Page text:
Home » Italy » Tullio Avoledo » L’anno dei dodici inverni [The Year of the Twelve Winters]
Tullio Avoledo: L’anno dei dodici inverni [The Year of the Twelve Winters]
The book opens on 7 January 1982. An old man is walking through a snow storm to a house at the end of the village. He once loved someone there, we are told. His name may be Emanuele Libonati (we are told he calls himself Emanuele Libonati but the implication is that that is not his real name; we later learn that he took the name from a book. The book is Avoledo’s earlier work L’elenco telefonico di Atlantide [The Atlantis Telephone Directory]). He is visiting the Grandi family, Emilio, Esther and their newly born daughter, Chiara. He is a journalist by profession but wants to write a book about children born on Christmas Day, as Chiara was. He tells them that he plans to visit just once a year, about this time, and ask a few questions, no more than that. They concur.
However, there is something odd about him which neither they nor we can put our finger on. He is clearly old but yet wants to write a book about following these children over a period of time. Emilio is interested in football and talks about the forthcoming World Cup where he expects Italy to do badly. Emanuele says he has no interest in football whatsoever but then, just before he leaves, he predicts that Italy will beat West Germany in the final and Argentina and Brazil en route to the final. He is right.
The other oddity, repeated for others years, is a recounting of the key events of 1982. 1982 was not a quiet year, comments the narrator. Yet, the events we are given are a mixed bag, from the Falklands War to the brutal massacres at the Sabra and Shatila camps in Lebanon, but also the deaths of John Belushi and Philip K Dick.
He turns up again next year, though a day later than scheduled. Esther queries him about his accent. It seems to be partially English but he denies it. She also tells him that she is not happy in her marriage. What is it that he is writing: a novel or history? Perhaps poetry. But written as a novel, he replies.
She says that she has a question for him and will he answer it? He tells her to write it down and he will answer by letter. We later learn that the question is Have we met before? as she has a vague recollection that she had met him when she was younger. Inevitably, the answer is entirely cryptic and will not be revealed, he says, for many years. She is furious at his evasion.
While we have been following this story, we are following another one, that of the narrator. Who is the narrator? We do not know. Is it the author, Libonati as a young man or someone else? All is, of course, revealed later in the book. We do know that it is the narrator that tells us about the key events of the different years as well as telling us the main story. The narrator has messed up his life, dropping out of college, turning to drink and drugs, alienating his parents and losing his job. Things will later change when, one day, he meets a man who speaks to him in German, asking him to borrow money to return home by train, as he has no money. The man offers him a Japanese camera in return for the the 30,000+ lire our narrator gives him. When he later has the film developed, he finds some beautiful photos of people and landscapes on it. The German also gives him an envelope which says on it: DO NOT OPEN THIS ENVELOPE – ALWAYS CARRY IT WITH YOU – ONLY OPEN IT WHEN YOU KNOW THAT IT IS THE RIGHT TIME TO DO SO. His life eventually changes, though not till after a suicide attempt, and he gets himself sorted out.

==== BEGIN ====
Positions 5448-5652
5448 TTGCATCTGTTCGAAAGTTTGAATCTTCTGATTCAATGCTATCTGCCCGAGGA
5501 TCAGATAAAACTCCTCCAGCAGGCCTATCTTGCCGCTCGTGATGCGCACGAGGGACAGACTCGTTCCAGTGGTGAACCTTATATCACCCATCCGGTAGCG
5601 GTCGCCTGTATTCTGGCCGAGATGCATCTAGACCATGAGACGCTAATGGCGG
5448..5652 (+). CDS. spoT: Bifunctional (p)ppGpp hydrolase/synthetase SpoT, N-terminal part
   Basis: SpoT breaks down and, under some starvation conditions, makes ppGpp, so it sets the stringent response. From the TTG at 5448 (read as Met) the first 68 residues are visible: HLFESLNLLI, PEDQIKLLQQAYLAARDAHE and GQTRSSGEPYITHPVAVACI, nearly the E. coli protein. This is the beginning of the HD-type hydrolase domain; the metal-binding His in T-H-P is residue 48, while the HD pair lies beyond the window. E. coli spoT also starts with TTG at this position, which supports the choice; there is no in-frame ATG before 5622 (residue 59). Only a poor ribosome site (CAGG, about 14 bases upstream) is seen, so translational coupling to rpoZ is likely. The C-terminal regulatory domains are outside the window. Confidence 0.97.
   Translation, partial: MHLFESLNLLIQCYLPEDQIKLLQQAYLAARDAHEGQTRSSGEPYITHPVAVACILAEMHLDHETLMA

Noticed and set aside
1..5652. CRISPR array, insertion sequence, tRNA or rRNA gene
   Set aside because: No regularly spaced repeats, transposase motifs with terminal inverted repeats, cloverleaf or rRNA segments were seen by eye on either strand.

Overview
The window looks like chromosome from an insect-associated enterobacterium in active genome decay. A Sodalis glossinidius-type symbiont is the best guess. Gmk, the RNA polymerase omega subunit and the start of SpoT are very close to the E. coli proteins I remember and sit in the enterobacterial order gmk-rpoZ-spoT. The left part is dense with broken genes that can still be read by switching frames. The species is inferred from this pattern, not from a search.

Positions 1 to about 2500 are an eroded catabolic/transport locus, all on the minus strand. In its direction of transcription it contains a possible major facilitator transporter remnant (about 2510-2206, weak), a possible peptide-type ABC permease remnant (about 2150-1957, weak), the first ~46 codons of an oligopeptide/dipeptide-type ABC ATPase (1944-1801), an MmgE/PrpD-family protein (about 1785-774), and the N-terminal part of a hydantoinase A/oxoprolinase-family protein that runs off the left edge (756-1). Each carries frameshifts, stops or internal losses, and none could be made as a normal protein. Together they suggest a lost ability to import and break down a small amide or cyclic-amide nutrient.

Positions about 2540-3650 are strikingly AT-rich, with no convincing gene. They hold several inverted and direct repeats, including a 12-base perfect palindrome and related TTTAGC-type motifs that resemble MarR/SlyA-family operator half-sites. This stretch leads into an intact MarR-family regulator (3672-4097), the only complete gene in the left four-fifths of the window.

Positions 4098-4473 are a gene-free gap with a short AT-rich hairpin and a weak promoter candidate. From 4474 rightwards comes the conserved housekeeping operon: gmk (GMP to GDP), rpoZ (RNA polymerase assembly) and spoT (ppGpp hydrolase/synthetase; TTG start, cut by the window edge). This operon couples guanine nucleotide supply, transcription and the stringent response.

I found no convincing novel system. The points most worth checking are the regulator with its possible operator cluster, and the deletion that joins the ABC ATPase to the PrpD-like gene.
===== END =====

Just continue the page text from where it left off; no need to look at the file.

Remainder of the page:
Meanwhile Libonati has made another prediction that may have saved Emilio’s life, though Emilio will later die of leukaemia. After Emilio’s death, Chiara goes off the rails. She and her mother argue a lot, she has various messy affairs and an abortion and, finally, a messy affair with an older man that goes terribly wrong.
Apart from a brief interlude, where Chiara meets a young man she is attracted to, we are suddenly taken to the year 2028 and, specifically, to a futuristic London that looks like a video game. The strange plot elements are all explained but not how we might have expected them to be, with Philip K Dick being key to the whole story. Dick is, of course, a science fiction writer and Avoledo is a great admirer of Dick. This book becomes, at this stage, at least to a certain degree, a science fiction work but remains above all a love story and an imaginative story about life, life going wrong and how, sometimes, we wish we could go back and correct out mistakes of the past.
While there are certainly a few science fiction works on this site, there are not many, though I have, in the past, read quite a few. While we have our suspicions early on, this book does not really become science fiction till well over half way and certainly should be considered as more literary science fiction, like the others on this site. However, whether you enjoy science fiction or not, I really think it is superbly well written, a very clever idea and has a lot to offer. I really enjoyed it and can thoroughly recommend it. To my surprise, it has not been translated into any other language.
First published 2009 by Einaudi
No English translation